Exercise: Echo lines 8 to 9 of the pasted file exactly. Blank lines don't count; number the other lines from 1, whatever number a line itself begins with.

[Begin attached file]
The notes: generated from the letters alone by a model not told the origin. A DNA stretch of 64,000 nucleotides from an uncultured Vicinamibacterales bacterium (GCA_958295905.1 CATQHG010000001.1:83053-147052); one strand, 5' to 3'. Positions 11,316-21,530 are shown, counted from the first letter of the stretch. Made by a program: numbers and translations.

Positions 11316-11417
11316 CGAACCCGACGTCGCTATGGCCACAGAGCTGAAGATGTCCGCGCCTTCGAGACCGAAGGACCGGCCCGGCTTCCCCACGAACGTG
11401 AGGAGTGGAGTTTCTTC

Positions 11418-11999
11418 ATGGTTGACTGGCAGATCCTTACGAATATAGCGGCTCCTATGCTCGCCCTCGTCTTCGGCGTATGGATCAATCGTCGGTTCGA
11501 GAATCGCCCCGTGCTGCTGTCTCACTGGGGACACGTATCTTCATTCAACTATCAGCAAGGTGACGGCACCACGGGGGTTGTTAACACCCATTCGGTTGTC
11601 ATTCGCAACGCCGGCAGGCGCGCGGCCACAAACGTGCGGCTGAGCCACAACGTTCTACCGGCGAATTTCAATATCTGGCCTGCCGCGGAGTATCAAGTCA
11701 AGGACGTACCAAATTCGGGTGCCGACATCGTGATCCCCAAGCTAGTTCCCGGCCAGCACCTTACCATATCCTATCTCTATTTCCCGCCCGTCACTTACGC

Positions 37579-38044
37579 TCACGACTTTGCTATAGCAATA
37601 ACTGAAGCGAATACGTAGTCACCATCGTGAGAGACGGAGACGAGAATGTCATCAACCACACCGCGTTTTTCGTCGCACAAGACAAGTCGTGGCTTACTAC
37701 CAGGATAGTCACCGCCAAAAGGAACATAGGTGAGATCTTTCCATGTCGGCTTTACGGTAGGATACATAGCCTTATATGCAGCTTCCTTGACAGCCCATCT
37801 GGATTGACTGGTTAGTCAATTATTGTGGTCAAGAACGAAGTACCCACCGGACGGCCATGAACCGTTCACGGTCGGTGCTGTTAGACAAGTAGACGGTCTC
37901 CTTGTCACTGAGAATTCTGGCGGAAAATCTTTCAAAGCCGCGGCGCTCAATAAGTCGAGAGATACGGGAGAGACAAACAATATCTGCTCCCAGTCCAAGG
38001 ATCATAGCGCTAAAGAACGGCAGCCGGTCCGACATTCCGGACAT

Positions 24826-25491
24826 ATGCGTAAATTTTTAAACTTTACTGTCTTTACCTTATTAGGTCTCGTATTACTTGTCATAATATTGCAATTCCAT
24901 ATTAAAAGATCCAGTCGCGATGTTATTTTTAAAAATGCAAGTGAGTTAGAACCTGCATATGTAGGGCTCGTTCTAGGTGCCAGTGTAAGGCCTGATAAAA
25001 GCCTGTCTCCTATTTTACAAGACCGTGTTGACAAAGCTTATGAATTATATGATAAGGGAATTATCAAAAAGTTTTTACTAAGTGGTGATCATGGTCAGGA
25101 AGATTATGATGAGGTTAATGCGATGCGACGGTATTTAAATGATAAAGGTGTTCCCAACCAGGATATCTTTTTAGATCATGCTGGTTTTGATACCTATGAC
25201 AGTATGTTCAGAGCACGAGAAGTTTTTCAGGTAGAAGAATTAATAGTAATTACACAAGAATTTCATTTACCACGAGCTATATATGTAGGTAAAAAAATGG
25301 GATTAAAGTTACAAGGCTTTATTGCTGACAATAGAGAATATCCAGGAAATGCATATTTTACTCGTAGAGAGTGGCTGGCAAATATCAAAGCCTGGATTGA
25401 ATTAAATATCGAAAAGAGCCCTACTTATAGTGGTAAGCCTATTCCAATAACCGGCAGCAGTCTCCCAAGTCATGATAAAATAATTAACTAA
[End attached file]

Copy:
11601 ATTCGCAACGCCGGCAGGCGCGCGGCCACAAACGTGCGGCTGAGCCACAACGTTCTACCGGCGAATTTCAATATCTGGCCTGCCGCGGAGTATCAAGTCA
11701 AGGACGTACCAAATTCGGGTGCCGACATCGTGATCCCCAAGCTAGTTCCCGGCCAGCACCTTACCATATCCTATCTCTATTTCCCGCCCGTCACTTACGC